Not only is GOP Senate majority leader Mitch McConnell deliberately sabotaging any COVID-19 deal in December, the White House is now doing the same.
The Trump administration on Tuesday proposed an economic relief package that would offer far skimpier federal unemployment benefits than what has been proposed by a bipartisan group of lawmakers, adding an element of uncertainty into the fragile stimulus negotiations, according to two people familiar with the matter.
Instead, Treasury Secretary Steven Mnuchin has proposed that lawmakers approve another stimulus check worth $600 per person and $600 per child, the people familiar with the plan said, speaking on the condition of anonymity to share details of private deliberations.
The new White House proposal was a nonstarter for Democrats and a sharp rejection of the bipartisan efforts that have brought the two parties closer to a compromise on a legislative package amid signs that the U.S. economy is deteriorating under the increasing strain of the coronavirus.
Under the bipartisan framework released last week by a group of moderate lawmakers, Congress would approve about $180 billion in new federal unemployment benefits for tens of millions of jobless Americans. That would be enough to fund federal supplementary unemployment benefits at $300 per week while extending various unemployment programs that are set to expire at the end of the year. The framework did not include another round of stimulus payments.
By contrast, Mnuchin has submitted a plan to provide about $40 billion in new funding for federal unemployment benefits. Mnuchin’s plan would extend expiring benefits but does not include any supplementary federal benefit, meaning millions of jobless workers would receive no additional federal help, one person familiar with the plan said. A spokeswoman for the Treasury Department declined to comment.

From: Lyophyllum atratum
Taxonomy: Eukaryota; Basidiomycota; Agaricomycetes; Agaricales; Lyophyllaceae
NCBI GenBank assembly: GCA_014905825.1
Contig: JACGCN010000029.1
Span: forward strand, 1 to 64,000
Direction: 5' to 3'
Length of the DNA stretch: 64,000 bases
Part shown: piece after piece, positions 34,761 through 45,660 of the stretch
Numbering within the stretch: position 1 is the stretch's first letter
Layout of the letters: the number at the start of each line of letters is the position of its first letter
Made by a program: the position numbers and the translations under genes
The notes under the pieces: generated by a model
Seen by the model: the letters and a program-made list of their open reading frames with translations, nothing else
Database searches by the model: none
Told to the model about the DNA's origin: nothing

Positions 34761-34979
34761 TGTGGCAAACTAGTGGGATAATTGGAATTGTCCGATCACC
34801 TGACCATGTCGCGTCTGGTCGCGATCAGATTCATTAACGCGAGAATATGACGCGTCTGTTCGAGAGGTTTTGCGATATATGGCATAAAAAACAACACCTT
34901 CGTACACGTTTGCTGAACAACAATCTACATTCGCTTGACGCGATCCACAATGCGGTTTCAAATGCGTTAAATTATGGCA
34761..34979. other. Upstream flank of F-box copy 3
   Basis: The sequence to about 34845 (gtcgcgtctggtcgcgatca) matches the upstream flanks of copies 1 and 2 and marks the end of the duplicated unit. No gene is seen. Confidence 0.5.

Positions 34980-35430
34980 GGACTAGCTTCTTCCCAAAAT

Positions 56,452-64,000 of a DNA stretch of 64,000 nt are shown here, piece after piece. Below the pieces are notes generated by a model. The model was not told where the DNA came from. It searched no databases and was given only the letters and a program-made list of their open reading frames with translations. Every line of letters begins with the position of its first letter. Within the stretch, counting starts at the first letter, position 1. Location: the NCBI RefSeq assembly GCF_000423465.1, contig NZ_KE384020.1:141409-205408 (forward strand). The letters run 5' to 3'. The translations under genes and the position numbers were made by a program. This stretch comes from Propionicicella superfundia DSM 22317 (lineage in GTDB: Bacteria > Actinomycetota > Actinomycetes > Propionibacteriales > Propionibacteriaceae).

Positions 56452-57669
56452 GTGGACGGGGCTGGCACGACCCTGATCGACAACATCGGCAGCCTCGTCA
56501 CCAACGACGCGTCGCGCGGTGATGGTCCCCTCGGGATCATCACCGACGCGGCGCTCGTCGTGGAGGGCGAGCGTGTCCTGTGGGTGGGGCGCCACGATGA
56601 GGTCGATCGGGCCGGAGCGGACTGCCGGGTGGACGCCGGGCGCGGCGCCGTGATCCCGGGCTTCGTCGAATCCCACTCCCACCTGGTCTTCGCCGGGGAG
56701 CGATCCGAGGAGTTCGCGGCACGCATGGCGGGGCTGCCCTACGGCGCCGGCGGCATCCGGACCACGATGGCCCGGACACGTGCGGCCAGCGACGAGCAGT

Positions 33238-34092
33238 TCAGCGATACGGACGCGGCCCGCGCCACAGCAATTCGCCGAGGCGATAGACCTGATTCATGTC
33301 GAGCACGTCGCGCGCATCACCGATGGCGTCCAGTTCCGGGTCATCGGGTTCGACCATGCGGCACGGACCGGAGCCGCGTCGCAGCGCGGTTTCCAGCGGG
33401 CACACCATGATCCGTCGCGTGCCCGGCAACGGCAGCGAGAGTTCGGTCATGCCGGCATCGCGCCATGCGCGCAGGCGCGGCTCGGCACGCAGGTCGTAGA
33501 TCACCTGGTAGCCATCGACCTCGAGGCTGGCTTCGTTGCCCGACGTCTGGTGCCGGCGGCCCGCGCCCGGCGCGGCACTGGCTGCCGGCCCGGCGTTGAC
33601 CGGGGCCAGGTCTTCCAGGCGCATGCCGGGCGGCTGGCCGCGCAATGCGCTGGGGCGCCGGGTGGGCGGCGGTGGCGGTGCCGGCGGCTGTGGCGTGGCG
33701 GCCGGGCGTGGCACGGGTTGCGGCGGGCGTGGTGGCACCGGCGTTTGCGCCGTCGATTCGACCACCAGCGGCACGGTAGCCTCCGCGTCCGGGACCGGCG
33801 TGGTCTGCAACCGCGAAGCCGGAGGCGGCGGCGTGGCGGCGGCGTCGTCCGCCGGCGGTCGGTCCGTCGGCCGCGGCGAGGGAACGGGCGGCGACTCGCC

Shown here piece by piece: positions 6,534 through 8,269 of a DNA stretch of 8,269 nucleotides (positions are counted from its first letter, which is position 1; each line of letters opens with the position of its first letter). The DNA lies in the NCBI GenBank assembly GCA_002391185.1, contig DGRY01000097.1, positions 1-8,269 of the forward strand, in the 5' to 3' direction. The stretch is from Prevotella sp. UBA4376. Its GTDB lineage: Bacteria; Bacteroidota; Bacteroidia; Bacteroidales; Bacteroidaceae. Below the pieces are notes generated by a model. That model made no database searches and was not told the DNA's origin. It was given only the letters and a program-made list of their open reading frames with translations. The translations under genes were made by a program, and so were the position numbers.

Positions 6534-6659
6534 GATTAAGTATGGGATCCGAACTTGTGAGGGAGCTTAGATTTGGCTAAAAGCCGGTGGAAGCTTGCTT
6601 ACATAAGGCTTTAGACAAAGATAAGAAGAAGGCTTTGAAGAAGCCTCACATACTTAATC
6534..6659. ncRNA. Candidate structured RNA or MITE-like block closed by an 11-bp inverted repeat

The plan submitted by Mnuchin is almost certain to be viewed as a nonstarter by congressional Democrats, who have been adamant that the federal government provide additional income support to laid-off workers. It could also imperil revived talks over stimulus negotiations.
In a joint statement, House Speaker Nancy Pelosi (D-Calif.) and Senate Minority Leader Charles E. Schumer (D-N.Y.) strongly criticized the proposal by the White House.
“The bipartisan talks are the best hope for a bipartisan solution,” the statement said. “The President’s proposal starts by cutting the unemployment insurance proposal being discussed by bipartisan Members of the House and Senate from $180 billion to $40 billion. That is unacceptable.”
I'm glad the Washington Post is being honest here for once instead of blaming Pelosi and Schumer for this, but the bigger problem is that the GOP is more than happy to deliberately hand a depression to Joe Biden, and then to stop him from fixing it.